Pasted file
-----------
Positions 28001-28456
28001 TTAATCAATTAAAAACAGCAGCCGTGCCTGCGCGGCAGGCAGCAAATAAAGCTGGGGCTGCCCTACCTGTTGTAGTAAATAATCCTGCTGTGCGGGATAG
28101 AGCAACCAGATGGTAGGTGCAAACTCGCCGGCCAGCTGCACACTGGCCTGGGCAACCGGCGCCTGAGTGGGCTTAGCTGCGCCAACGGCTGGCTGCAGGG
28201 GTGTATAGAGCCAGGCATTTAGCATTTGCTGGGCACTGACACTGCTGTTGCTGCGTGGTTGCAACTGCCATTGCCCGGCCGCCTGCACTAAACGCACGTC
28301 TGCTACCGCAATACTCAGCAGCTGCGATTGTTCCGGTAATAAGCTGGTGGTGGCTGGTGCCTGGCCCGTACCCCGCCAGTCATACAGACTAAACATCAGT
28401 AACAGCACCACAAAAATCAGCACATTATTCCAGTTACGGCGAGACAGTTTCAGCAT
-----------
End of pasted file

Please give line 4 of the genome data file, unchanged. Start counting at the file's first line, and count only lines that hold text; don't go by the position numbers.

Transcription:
28201 GTGTATAGAGCCAGGCATTTAGCATTTGCTGGGCACTGACACTGCTGTTGCTGCGTGGTTGCAACTGCCATTGCCCGGCCGCCTGCACTAAACGCACGTC